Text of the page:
Regardless, proponents of legalizing the drug deny the documented dark side of marijuana trafficking and use. Advocates promise many benefits from raising additional tax revenues to reducing crime to decreasing prison population.

Some marijuana advocates believe that marijuana is a “soft” drug, like alcohol or caffeine, and different from “hard” drugs such as cocaine, heroin and meth. To compare marijuana to having a glass of wine with dinner is apples and oranges.

Wine has been shown scientifically to improve heart health, where marijuana is similar to a cigarette with no known health benefits.

Marijuana usage has shown under clinical studies that long-term, moderate consumption of the drug impairs short-term memory, slows reaction time, increases the risk of heart attack and can result in birth defects, strokes, and damage to the respiratory system and brain.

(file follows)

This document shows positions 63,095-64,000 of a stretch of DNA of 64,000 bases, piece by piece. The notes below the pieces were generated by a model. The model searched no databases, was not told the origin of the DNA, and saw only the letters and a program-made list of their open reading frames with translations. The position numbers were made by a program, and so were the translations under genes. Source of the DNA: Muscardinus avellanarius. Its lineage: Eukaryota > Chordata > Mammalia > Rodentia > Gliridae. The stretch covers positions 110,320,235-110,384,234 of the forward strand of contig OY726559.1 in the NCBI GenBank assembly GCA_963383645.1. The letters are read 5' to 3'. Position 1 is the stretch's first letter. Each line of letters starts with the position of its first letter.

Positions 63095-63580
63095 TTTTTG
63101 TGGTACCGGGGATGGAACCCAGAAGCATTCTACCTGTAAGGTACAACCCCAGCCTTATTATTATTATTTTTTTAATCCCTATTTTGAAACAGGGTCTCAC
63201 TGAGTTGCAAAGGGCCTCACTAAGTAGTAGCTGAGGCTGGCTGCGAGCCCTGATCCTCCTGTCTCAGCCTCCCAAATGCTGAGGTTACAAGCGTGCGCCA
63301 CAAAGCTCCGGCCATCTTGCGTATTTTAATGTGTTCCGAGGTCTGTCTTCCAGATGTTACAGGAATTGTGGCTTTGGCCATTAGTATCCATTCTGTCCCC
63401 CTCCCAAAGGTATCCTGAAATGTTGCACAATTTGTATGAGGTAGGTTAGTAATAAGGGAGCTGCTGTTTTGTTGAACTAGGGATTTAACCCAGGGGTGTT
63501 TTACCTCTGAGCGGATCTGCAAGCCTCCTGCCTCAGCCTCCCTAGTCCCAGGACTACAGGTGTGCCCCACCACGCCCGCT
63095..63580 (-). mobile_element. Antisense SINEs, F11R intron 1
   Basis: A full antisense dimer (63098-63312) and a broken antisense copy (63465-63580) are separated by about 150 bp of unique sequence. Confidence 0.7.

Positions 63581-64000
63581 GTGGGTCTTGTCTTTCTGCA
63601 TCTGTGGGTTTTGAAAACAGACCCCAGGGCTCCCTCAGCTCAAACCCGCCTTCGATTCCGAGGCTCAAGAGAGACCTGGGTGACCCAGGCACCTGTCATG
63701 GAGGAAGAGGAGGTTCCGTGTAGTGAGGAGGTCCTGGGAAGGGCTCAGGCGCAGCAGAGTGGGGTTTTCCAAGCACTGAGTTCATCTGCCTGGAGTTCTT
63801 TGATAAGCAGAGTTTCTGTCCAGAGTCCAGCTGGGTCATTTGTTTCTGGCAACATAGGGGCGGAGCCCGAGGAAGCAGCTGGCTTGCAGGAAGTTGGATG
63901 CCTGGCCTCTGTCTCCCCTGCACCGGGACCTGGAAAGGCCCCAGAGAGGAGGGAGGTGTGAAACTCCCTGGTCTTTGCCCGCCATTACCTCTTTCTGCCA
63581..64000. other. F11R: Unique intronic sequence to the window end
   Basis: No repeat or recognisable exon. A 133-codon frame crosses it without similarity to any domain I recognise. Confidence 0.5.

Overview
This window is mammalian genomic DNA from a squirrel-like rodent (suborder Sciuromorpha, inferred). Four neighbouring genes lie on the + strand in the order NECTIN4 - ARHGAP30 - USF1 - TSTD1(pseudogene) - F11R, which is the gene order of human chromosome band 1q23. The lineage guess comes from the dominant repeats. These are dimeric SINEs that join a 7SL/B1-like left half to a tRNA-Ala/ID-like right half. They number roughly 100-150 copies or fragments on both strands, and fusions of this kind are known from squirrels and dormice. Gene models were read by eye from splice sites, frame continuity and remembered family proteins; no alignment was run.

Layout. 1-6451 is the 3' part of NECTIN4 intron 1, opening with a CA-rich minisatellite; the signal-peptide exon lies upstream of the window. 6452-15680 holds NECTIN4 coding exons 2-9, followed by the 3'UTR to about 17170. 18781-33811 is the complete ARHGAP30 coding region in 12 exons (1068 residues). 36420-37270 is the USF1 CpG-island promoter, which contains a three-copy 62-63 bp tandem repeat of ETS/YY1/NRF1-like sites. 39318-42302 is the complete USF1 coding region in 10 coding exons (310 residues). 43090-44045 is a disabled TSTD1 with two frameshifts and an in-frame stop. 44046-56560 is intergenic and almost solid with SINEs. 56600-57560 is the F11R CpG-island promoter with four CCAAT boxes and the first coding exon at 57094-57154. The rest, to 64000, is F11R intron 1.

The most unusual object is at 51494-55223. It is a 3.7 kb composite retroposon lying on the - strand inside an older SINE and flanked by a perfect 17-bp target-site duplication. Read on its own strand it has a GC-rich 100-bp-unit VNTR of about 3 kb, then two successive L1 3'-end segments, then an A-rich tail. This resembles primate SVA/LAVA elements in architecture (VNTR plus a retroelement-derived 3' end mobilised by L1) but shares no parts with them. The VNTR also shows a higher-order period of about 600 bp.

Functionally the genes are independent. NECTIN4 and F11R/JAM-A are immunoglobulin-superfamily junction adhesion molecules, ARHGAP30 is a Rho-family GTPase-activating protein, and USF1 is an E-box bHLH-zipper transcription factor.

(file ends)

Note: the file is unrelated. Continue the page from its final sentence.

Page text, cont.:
What about addiction? Legalization advocates claim that alcohol and tobacco are addictive, yet still remain legal in the United States. Correctly stated, however, studies have shown that marijuana is more than 30 percent more addictive. The study concluded that adults during the course of a year had withdrawal symptoms, became dependent on the drug, and had compulsive behavior.

The decrease in crime due to the legalization of marijuana is a myth. Any reputable manufacturer and retailer would not sell the drug due to current federal laws outlawing marijuana. Additionally, there would be major tort liability for the marijuana product making it nearly impossible for someone reputable to sell the drug. Regarding marijuana usage, the National Research Council has concluded that the “long-term use of marijuana may alter the nervous system in ways that do promote violence.” No place serves as a better example than California where the areas around cannabis clubs have experienced exponential increases in crime rates.